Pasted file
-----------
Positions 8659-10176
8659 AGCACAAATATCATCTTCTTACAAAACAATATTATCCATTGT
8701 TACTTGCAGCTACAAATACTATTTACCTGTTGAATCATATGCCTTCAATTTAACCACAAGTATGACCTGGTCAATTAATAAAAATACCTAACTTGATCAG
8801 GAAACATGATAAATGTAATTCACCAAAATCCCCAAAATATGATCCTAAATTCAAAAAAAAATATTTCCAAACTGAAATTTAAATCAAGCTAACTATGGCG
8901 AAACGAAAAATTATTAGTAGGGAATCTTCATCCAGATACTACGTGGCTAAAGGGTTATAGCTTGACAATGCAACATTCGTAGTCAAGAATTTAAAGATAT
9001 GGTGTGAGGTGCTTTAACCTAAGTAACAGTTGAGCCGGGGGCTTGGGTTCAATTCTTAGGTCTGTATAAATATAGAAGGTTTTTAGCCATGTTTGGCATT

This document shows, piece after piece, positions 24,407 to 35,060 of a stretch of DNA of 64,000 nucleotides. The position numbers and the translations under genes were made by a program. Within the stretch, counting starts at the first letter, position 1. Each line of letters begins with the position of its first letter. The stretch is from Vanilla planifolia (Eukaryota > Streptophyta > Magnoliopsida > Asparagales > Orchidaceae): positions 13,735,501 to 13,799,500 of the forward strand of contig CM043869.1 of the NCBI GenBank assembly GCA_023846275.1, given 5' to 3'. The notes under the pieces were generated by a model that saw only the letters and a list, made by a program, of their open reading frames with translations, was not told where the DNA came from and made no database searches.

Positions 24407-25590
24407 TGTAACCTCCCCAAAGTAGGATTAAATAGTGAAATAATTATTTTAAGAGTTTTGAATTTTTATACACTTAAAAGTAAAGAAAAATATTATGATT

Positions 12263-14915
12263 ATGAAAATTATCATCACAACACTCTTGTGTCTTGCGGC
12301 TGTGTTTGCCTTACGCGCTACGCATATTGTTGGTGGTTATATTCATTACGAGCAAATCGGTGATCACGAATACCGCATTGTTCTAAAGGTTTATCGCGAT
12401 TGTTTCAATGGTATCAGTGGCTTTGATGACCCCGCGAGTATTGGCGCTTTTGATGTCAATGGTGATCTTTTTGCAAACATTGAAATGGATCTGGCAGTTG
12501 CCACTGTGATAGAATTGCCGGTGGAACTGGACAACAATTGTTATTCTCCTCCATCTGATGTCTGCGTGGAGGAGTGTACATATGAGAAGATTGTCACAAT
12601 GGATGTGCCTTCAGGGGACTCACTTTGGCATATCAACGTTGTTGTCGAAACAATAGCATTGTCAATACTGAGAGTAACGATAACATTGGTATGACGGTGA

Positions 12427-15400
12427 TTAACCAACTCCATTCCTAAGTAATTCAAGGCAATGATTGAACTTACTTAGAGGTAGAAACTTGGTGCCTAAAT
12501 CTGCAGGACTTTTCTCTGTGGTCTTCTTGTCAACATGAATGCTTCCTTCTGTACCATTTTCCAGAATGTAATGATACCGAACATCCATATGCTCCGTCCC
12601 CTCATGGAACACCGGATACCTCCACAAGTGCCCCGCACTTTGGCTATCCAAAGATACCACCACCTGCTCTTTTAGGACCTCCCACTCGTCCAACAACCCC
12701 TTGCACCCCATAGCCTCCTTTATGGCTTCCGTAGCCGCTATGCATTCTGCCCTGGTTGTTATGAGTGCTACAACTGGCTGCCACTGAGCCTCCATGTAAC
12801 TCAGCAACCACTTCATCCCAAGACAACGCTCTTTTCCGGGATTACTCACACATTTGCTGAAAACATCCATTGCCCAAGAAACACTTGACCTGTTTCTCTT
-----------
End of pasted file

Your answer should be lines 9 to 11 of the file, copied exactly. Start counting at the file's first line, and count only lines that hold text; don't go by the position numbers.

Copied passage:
24407 TGTAACCTCCCCAAAGTAGGATTAAATAGTGAAATAATTATTTTAAGAGTTTTGAATTTTTATACACTTAAAAGTAAAGAAAAATATTATGATT

Positions 12263-14915
12263 ATGAAAATTATCATCACAACACTCTTGTGTCTTGCGGC